Steve Martin & Robin Williams Riff on Math, Physics, Einstein & Picasso in a Smart Comedy Routine

Back in 2002, Stanford University mathematics professor Robert Osserman chatted with comedian and banjo player extraordinaire Steve Martin in San Francisco’s Herbst Theatre. The event was called “Funny Numbers” and it was intended to deliver an off-kilter discussion on math. Boy did it deliver.

The first half of the discussion was loose and relaxed. Martin talked about his writing, banjos and his childhood interest in math. “In high school, I used to be able to make magic squares," said Martin. "I like anything kind of 'jumbly.' I like anagrams. What else do I like? I like sex."




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Then Robin Williams, that manic ball of energy, showed up. As you can see from the five videos throughout this post, the night quickly spiraled into comic madness.

They riffed on the Osbournes, Henry Kissinger, number theory, and physics. “Schrödinger, pick up your cat,” barks Williams at the end of a particularly inspired tear. “He’s alive. He’s dead. What a pet!”

When Martin and Williams read passages from Martin’s hit play, Picasso at the Lapin Agile Williams read his part at different points as if he were Marlon Brando, Peter Lorre and Elmer Fudd. At another time, Williams and Martin riffed on the number zero. Williams, for once acting as the straight man, asked Osserman, "I have one quick question, up to the Crusades, the number zero didn't exist, right? In Western civilization.” To which Martin bellowed, “That is a lie! How dare you imply that the number zero…oh, I think he’s right.”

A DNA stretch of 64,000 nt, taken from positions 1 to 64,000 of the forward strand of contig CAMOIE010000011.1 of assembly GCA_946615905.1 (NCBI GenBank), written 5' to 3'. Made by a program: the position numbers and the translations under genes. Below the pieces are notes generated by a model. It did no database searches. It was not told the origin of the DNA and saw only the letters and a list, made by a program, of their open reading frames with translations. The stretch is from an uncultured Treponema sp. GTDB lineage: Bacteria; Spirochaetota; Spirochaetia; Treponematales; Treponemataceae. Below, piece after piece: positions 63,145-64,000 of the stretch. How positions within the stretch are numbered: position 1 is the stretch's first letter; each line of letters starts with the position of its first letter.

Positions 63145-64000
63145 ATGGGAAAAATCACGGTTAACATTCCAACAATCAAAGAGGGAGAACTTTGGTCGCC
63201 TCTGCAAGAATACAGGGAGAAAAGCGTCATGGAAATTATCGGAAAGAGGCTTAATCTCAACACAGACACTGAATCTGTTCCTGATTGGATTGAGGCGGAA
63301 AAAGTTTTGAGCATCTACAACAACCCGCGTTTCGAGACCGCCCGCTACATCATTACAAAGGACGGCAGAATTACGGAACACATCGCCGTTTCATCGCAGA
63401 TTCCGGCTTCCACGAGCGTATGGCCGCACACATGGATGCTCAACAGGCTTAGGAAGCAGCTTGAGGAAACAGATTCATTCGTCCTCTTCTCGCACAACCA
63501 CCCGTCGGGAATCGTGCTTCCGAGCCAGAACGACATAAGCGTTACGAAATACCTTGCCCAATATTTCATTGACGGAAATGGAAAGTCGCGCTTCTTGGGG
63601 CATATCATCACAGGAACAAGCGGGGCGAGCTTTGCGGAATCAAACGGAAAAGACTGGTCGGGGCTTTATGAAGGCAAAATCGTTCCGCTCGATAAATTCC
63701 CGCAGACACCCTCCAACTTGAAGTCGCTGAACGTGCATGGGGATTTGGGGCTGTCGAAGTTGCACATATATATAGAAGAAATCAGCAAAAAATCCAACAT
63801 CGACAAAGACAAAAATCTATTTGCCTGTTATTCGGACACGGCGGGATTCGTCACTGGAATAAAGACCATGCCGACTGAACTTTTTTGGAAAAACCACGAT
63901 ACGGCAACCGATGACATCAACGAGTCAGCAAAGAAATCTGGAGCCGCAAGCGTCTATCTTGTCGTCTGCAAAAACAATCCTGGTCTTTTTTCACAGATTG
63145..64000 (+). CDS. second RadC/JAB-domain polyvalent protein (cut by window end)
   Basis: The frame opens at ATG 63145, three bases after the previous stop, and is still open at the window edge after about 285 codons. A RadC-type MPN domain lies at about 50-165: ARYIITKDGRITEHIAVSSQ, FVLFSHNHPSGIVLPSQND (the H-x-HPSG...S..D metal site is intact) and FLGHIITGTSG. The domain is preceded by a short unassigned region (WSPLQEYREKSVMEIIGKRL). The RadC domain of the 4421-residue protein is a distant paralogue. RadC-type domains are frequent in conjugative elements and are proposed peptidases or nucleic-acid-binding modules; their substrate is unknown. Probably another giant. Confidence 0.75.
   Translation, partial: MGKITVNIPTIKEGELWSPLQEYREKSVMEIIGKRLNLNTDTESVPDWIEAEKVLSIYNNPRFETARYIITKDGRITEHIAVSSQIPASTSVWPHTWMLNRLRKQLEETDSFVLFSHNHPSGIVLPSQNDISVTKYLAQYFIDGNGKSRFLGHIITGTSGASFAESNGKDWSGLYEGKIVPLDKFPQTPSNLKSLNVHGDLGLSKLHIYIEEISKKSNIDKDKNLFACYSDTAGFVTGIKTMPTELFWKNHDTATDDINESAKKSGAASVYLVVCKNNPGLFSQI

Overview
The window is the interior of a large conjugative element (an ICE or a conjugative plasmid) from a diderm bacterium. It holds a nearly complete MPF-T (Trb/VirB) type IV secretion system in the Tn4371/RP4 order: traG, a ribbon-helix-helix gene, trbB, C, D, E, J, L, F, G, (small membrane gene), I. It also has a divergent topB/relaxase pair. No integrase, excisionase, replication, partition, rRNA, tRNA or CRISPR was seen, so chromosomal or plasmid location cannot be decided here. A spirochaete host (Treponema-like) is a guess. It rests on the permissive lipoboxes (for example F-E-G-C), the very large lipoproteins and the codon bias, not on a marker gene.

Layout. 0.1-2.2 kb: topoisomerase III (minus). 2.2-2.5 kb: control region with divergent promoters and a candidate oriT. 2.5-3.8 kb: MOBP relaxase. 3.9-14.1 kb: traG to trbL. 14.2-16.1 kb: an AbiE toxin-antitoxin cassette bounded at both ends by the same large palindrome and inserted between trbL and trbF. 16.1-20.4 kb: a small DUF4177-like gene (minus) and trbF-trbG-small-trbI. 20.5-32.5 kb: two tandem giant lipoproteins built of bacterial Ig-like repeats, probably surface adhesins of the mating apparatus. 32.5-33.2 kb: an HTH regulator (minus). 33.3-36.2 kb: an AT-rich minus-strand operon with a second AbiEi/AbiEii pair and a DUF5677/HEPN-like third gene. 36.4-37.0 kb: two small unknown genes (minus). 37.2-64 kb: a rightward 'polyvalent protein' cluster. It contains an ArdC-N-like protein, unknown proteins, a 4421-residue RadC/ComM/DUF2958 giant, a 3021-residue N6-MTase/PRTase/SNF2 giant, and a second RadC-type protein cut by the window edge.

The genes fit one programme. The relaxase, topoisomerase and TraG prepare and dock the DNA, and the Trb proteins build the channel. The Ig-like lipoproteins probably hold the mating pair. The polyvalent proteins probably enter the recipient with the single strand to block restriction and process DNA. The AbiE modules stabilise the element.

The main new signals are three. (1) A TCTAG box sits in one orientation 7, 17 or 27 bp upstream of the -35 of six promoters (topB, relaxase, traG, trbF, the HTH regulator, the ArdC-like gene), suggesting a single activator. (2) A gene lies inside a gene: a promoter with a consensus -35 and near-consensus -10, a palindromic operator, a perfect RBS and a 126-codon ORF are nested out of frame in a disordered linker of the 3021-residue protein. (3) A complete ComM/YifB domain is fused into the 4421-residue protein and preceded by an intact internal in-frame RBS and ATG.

The videos are weirdly glitchy, though the audio is just fine. And the comedy is completely hilarious and surprisingly thought provoking.

Note: An earlier version of this post appeared on our site in September, 2015.

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Jonathan Crow is a Los Angeles-based writer and filmmaker whose work has appeared in Yahoo!, The Hollywood Reporter, and other publications. You can follow him at @jonccrow. And check out his blog Veeptopus, featuring lots of pictures of vice presidents with octopuses on their heads.  The Veeptopus store is here.

Einstein’s Theory of Relativity Explained in One of the Earliest Science Films Ever Made (1923)

Albert Einstein developed his theory of special relativity in 1905, and then mentally mapped out his theory of general relativity between 1907 and 1915. For years to come, the rest of the world would try to catch up with Einstein, trying to understand the gist, let alone the full implications, of his groundbreaking ideas.